Do you want to clean up your followers and profile?
A well-managed Twitter account improves your branding and helps you engage with your audience.
In this article you’ll find six tips to clean up and revitalize your Twitter account.
#1: Unfollow Inactive Accounts
First, tend to the users that you’re following.
Let’s start with your family members. You know the ones. They started using Twitter in 2007 and haven’t been back since. They’re inactive users, along with potentially hundreds of other users you followed a long time ago, and never heard from again.
It’s possible to go through your Twitter profile, analyze each profile and unfollow them. If you’re following hundreds or thousands of people, that’s a waste of your time. You can use any one of numerous tools like UnTweeps.
UnTweeps scans all accounts you follow, and provides a list of the inactive ones. Decide what you consider inactive (how many days since their last tweet) and fill in the number.
Then check the boxes next to the accounts you want to unfollow.
The idea is simple. Weed out all of the people you’re following who aren’t tweeting. If you’re following inactive users, then you’re wasting your follows.
The maximum number of Twitter users you can follow is 2,000. Once you hit 2,000, you can’t follow anyone else unless you gain more followers. How many more followers? We don’t know. It’s a ratio, and Twitter keeps it a secret.
#2: Unfollow Irrelevant Accounts
After you’ve deleted some inactive users, take another look. You’re likely still following too many users who are irrelevant.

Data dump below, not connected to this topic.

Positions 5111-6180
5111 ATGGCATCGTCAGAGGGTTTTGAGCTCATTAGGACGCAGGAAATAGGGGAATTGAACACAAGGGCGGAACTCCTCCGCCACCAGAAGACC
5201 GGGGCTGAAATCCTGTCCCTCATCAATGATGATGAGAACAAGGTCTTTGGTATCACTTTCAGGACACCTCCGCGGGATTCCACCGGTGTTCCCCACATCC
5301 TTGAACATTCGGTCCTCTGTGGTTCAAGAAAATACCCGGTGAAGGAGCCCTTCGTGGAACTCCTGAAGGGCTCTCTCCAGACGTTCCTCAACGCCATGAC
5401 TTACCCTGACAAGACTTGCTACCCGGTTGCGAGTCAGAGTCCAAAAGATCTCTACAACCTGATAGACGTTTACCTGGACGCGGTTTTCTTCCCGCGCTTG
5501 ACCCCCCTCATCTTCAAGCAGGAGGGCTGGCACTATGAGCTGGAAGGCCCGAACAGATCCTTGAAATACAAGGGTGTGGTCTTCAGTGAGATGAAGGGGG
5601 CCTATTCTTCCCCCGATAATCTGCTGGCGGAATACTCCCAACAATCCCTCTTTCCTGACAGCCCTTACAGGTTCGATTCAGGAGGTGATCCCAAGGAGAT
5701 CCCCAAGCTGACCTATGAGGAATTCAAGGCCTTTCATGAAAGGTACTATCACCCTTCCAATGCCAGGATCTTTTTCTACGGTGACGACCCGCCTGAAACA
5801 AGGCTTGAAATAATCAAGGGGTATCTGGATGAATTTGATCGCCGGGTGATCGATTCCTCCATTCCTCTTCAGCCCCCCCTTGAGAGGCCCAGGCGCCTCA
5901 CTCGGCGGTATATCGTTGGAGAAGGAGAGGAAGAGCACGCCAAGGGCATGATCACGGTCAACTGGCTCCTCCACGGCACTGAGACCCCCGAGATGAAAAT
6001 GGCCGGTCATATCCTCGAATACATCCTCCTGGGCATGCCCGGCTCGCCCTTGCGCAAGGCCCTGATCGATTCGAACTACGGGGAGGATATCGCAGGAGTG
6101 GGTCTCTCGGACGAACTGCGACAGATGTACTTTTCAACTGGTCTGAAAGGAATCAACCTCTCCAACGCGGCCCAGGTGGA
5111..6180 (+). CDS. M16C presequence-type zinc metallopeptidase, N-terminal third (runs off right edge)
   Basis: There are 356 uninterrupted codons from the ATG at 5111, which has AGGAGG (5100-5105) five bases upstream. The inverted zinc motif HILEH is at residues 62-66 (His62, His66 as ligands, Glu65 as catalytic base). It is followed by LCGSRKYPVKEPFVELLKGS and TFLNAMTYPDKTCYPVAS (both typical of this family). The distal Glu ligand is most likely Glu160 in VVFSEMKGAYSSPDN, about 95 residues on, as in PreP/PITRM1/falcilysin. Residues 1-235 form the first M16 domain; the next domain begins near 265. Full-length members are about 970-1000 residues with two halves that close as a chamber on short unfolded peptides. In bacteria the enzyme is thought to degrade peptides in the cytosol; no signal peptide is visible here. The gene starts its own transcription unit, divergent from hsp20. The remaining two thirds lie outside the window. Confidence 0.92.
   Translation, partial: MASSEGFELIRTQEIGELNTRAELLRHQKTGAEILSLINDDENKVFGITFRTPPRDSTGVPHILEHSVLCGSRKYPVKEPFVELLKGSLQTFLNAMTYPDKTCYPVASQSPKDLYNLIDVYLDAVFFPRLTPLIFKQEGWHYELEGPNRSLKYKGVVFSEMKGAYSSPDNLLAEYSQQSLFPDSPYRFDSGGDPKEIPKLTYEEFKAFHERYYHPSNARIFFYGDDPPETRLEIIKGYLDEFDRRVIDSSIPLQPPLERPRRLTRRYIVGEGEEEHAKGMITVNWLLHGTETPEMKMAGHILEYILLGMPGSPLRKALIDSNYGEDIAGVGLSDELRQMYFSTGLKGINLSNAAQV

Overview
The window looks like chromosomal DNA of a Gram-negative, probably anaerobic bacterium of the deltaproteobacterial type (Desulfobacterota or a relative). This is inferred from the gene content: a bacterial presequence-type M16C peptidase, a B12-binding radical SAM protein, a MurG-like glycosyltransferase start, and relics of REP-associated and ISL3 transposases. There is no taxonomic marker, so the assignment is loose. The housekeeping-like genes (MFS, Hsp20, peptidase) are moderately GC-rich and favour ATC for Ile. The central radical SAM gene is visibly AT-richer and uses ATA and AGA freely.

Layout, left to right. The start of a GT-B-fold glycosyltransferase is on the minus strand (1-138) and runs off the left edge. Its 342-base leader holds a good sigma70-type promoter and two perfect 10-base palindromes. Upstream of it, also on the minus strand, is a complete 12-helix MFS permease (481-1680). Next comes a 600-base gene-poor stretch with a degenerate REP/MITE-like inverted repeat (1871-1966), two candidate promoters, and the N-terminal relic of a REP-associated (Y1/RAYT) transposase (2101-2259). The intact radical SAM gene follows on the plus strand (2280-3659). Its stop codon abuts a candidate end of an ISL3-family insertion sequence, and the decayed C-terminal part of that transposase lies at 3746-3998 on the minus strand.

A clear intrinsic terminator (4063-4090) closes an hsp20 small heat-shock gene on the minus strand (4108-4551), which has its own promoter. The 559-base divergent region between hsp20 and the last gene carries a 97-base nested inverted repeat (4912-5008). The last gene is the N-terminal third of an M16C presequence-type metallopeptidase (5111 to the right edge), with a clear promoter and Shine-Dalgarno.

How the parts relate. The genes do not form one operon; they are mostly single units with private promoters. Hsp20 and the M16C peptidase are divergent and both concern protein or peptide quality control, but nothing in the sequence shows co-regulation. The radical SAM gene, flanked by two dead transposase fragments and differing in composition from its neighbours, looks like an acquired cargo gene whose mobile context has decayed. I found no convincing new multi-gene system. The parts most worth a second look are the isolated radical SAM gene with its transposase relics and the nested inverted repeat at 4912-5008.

There are some options. If you unfollow almost everyone, it seems rude and you may tick some people off. It takes time to unfollow only select people. But if you keep it the same, Twitter stays messy.
For example, blogger Michael Hyatt chose to unfollow all of his followers. Hyatt used to follow back all the people who followed him: all 108,698 of them. Michael realized the volume of inbox messages and irrelevant tweets he was getting was out of hand, so he took drastic measures. Chris Brogan also went this route. He unfollowed 131,000 users.
Another approach is to sift through the people you follow, identify the ones who are irrelevant and unfollow them. If you want to curate your follows in this way, here’s what to do. Go to your profile page, and click Following.
Look at each profile and decide if it’s worth following. To stop following a user, hover over the Following button. It should turn into a red Unfollow button. Click it.
Just remember, if you’re following a lot of people, purging like this could take a long time. Some of the tools mentioned previously can assist with the process.
#3: Organize With Twitter Lists
Twitter lists help you organize the different purposes you have for Twitter: work, family, influential people, etc. Create as many kind of lists as you like. There’s no limit.
To create a list, go to your profile page, click Lists, then Create a New List.
To add someone to a list, click on Following from your profile. Then, click the settings icon next to the user, and select Add or Remove From List. Then, check the box next to the list or lists to add the user, or create a new list.
Lists are an excellent way to filter through the different types of people you follow. If you follow a lot of people, you’ll never see everything. This way, you can get the information you need from certain people whenever you want it.